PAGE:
When Otho of Bavaria, the young king-designate of newly independent Greece, first stepped on Greek soil at Nauplion in early February 1833, he met a heartwarming spectacle.
This is an important volume that hopefully will disseminate new ideas and stimulate new research outside and beyond the communities of Enlightenment and Atlantic historians that have contributed to it. The Southern Atlantic has been the site of some of the most interesting recent work in Atlantic history.
The proliferation of computer databases and the digitization of sources online are transforming the profession. Scholars can now do substantial original research without needing to travel to distant archives. Massive collections of documents are at our fingertips. Online databases are encouraging the democratization of historical research.
In The Origin of the Family, Private Property and the State (1884), Friedrich Engels posited a fundamental relationship between women’s property rights, on the one hand, and changes in the social and political spheres, on the other.
The New Imperial Histories Reader is part of a series of history readers aimed at the undergraduate/ postgraduate market that have been published by Routledge over the past decade.
Celebrity is becoming a hot topic for academics of all kinds, witnessed by the launch of the journal Celebrity Studies earlier this year.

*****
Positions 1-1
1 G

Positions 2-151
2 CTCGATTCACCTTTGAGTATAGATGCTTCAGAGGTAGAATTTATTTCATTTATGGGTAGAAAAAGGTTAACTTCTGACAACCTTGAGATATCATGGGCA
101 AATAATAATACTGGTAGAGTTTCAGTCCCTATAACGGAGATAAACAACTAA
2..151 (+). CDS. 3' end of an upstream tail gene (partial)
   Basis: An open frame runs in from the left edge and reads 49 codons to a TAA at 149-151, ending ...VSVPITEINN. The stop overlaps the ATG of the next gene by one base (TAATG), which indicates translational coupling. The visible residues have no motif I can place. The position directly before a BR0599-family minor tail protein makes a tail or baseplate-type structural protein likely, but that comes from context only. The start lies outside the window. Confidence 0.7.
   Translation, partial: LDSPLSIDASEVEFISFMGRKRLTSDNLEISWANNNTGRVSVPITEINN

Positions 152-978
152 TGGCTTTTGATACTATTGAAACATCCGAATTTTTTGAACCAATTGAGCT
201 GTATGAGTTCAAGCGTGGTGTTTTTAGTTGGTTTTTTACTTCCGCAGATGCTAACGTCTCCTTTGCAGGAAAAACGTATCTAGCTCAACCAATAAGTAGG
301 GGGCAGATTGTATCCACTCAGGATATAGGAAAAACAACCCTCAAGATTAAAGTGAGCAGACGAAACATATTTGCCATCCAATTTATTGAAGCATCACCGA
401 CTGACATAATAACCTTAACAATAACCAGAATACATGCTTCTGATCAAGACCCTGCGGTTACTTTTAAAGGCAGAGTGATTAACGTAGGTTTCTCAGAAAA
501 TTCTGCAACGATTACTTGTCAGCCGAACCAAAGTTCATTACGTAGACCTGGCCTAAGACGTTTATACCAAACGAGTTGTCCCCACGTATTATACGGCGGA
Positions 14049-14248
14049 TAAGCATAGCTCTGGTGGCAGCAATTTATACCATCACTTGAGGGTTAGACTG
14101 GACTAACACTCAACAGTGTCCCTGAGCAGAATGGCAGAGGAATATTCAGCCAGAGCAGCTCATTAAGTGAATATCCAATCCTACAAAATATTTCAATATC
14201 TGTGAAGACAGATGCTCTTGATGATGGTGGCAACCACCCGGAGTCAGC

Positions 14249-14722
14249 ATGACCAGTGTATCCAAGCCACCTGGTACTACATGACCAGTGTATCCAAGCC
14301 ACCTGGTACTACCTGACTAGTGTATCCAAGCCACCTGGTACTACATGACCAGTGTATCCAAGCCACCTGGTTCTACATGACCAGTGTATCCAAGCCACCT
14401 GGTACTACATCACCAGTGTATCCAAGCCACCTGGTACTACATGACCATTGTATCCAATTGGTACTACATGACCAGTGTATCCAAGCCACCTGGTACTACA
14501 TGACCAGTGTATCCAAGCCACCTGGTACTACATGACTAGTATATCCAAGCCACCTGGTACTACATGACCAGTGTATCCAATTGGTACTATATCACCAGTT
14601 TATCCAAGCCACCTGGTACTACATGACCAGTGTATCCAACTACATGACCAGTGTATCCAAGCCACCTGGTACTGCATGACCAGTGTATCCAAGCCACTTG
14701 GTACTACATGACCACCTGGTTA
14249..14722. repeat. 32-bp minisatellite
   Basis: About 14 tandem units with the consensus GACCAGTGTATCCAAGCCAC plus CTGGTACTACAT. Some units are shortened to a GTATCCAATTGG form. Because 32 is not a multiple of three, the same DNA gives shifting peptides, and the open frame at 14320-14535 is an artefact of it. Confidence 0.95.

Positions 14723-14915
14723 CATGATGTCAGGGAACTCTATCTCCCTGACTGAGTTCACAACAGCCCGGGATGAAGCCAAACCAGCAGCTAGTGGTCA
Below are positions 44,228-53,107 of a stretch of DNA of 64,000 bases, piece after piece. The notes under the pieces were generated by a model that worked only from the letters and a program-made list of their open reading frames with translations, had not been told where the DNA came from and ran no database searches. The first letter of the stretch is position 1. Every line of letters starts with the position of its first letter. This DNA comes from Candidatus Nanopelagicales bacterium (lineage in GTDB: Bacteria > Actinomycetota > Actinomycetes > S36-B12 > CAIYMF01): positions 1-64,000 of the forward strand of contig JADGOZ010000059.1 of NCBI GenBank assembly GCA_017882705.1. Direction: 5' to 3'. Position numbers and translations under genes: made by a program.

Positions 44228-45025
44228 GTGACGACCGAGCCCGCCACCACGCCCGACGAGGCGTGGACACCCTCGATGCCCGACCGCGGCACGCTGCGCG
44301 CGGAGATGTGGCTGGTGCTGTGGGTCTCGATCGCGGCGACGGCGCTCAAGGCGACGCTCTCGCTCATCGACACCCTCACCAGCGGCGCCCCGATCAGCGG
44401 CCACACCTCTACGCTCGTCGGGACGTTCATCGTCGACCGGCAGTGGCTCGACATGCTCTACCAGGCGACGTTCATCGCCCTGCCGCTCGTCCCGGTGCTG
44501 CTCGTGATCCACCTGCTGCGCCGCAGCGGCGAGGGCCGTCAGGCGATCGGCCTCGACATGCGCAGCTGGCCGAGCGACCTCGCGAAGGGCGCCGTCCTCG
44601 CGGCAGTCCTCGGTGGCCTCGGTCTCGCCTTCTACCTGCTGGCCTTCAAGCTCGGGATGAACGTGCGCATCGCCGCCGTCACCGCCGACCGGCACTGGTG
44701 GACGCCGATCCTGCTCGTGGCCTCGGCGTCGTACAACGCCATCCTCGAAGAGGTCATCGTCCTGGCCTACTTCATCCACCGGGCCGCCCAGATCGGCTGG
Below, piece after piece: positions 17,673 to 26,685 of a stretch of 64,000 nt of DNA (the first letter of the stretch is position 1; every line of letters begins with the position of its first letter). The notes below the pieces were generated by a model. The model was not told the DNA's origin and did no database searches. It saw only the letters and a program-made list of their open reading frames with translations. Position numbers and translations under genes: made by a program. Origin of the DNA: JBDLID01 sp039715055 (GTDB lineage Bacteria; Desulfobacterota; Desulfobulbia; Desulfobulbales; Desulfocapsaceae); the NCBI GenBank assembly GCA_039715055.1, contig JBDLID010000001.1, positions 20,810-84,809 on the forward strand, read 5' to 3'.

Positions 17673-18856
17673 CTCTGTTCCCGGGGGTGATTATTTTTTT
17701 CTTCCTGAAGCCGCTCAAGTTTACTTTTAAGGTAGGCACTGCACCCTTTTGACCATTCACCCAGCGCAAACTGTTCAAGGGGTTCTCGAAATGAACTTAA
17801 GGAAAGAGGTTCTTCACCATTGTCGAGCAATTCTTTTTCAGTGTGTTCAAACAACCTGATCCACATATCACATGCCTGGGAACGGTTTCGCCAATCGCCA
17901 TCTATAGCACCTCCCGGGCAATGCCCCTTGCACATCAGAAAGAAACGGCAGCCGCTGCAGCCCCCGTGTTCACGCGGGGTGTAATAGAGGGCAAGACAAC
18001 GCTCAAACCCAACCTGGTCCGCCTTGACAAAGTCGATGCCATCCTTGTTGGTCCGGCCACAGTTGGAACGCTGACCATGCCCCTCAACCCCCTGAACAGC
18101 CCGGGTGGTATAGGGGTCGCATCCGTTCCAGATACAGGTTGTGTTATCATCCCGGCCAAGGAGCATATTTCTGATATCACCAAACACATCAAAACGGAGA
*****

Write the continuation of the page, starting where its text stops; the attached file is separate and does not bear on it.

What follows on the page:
Ten Years of Debate on the Origins of the Great Divergence between the Economies of Europe and China during the Era of Mercantilism and Industrialization
1. Smith, Marx and Weber
Reports of the death of the Mediterranean – on some accounts from pollution, on others from conceptual redundancy – have proved exaggerated. Conceptually, at least, ‘The Mediterranean’ flourishes as never before: an idea more than a sea. It seems ubiquitous on web sites and in book and journal titles as well as on conference posters, not to mention political action plans.
It seems that politicians and politics have never been regarded with greater contempt across the western world.
It is rare to review a book that was published nearly 60 years ago. It is also a privilege, because Sir George Hill’s last volume in his four-volume A History of Cyprus is considered by most historians of Cyprus as the starting point for both students and scholars of the Ottoman and British periods (until 1948) of Cyprus’ past.